Right for the fyn that I shal speke of here,
As for to bringe to his hous som night
His faire nece, and Troilus y-fere,
Wher-as at leyser al this heigh matere,
Touching hir love, were at the fulle up-bounde,
Hadde out of doute a tyme to it founde.
For he with greet deliberacioun
Hadde every thing that her-to mighte avayle
Forn-cast, and put in execucioun.
And neither laft, for cost ne for travayle;
Come if hem list, hem sholde no-thing fayle;
And for to been in ought espyed there,
That, wiste he wel, an inpossible were.
Dredelees, it cleer was in the wind
Of every pye and every lette-game;
Now al is wel, for al the world is blind
In this matere, bothe fremed and tame.
This timbur is al redy up to frame;
Us lakketh nought but that we witen wolde
A certein houre, in which she comen sholde.
And Troilus, that al this purveyaunce
Knew at the fulle, and waytede on it ay,
Hadde here-up-on eek made gret ordenaunce,
And founde his cause, and ther-to his aray,
If that he were missed, night or day,
Ther-whyle he was aboute this servyse,
That he was goon to doon his sacrifyse,
And moste at swich a temple alone wake,
Answered of Appollo for to be;
And first to seen the holy laurer quake,
Er that Apollo spak out of the tree,
To telle him next whan Grekes sholden flee,
And forthy lette him no man, god forbede,
But preye Apollo helpen in this nede.
Now is ther litel more for to doone,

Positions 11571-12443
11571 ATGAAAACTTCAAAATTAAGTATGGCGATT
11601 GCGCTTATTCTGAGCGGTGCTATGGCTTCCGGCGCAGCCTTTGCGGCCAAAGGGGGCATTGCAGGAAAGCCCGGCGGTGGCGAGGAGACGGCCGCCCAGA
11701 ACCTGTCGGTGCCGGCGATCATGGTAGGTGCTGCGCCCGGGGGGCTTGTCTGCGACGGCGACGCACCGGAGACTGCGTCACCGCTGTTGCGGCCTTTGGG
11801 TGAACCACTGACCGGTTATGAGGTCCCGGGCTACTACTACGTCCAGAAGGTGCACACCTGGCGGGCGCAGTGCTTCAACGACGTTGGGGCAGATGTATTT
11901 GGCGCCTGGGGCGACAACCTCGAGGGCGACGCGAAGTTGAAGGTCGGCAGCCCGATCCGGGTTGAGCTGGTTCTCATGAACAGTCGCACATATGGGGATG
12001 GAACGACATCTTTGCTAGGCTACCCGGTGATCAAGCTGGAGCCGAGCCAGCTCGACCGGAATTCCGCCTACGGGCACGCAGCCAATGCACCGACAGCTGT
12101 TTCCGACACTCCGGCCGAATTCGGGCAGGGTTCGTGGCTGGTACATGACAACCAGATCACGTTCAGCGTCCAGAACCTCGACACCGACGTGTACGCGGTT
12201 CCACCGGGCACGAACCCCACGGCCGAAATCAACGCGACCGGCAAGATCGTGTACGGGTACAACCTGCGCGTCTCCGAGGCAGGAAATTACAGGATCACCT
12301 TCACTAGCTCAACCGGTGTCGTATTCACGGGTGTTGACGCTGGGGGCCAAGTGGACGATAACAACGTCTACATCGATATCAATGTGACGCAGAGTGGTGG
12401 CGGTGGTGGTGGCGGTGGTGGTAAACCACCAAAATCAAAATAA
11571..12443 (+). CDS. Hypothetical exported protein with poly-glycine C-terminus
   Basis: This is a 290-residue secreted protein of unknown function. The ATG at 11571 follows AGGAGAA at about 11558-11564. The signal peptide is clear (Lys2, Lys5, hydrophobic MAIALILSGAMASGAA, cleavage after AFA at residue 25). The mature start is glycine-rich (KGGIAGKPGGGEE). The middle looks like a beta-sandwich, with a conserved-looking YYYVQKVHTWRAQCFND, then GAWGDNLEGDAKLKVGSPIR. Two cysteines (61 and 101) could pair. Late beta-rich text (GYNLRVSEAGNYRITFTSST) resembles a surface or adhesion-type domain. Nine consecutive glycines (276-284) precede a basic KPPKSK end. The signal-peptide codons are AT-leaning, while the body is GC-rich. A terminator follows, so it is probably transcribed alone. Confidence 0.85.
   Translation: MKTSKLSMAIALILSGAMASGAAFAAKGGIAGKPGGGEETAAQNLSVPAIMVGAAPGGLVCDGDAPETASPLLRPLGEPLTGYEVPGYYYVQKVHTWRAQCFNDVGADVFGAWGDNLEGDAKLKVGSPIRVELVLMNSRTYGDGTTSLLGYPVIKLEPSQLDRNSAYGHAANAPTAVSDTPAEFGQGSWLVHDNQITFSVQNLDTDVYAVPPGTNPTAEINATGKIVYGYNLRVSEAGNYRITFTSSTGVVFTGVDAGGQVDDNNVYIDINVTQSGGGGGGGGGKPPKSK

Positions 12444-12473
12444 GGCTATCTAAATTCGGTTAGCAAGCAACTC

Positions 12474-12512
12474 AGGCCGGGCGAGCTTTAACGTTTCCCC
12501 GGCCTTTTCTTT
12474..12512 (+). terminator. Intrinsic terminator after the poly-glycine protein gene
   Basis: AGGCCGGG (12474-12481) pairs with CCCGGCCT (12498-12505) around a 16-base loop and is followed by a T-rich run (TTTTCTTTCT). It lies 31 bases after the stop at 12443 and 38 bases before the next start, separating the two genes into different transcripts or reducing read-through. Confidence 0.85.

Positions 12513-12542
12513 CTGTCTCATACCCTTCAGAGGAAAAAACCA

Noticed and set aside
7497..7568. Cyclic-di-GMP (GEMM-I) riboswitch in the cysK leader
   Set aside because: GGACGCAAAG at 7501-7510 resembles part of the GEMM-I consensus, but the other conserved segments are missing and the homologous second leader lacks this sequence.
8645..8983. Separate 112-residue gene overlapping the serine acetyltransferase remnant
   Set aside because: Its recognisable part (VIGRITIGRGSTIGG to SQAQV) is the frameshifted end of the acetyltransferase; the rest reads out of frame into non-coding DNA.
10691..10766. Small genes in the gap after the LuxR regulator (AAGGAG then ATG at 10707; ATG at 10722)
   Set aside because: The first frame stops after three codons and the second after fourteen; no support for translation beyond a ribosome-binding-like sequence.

But Pandare up, and shortly for to seyne,
Right sone upon the chaunging of the mone,
Whan lightles is the world a night or tweyne,
And that the welken shoop him for to reyne,
He streight a-morwe un-to his nece wente;
Ye han wel herd the fyn of his entente.
Whan he was come, he gan anoon to pleye
As he was wont, and of him-self to Iape;
And fynally, he swor and gan hir seye,
By this and that, she sholde him not escape,
Ne lengere doon him after hir to gape;
But certeynly she moste, by hir leve,
Come soupen in his hous with him at eve.
At whiche she lough, and gan hir faste excuse,
And seyde, ‘It rayneth; lo, how sholde I goon?’
‘Lat be,’ quod he, ‘ne stond not thus to muse;
This moot be doon, ye shal be ther anoon.’
So at the laste her-of they felle at oon,
Or elles, softe he swor hir in hir ere,
He nolde never come ther she were.
Sone after this, to him she gan to rowne,
And asked him if Troilus were there?
He swor hir, ‘Nay, for he was out of towne,’
And seyde, ‘Nece, I pose that he were,
Yow thurfte never have the more fere.
For rather than men mighte him ther aspye,
Me were lever a thousand-fold to dye.’
Nought list myn auctor fully to declare
What that she thoughte whan he seyde so,
That Troilus was out of town y-fare,
As if he seyde ther-of sooth or no;
But that, with-outen awayt, with him to go,
She graunted him, sith he hir that bisoughte
And, as his nece, obeyed as hir oughte.
But nathelees, yet gan she him biseche,
Al-though with him to goon it was no fere,
For to be war of goosish peples speche,
That dremen thinges whiche that never were,
And wel avyse him whom he broughte there;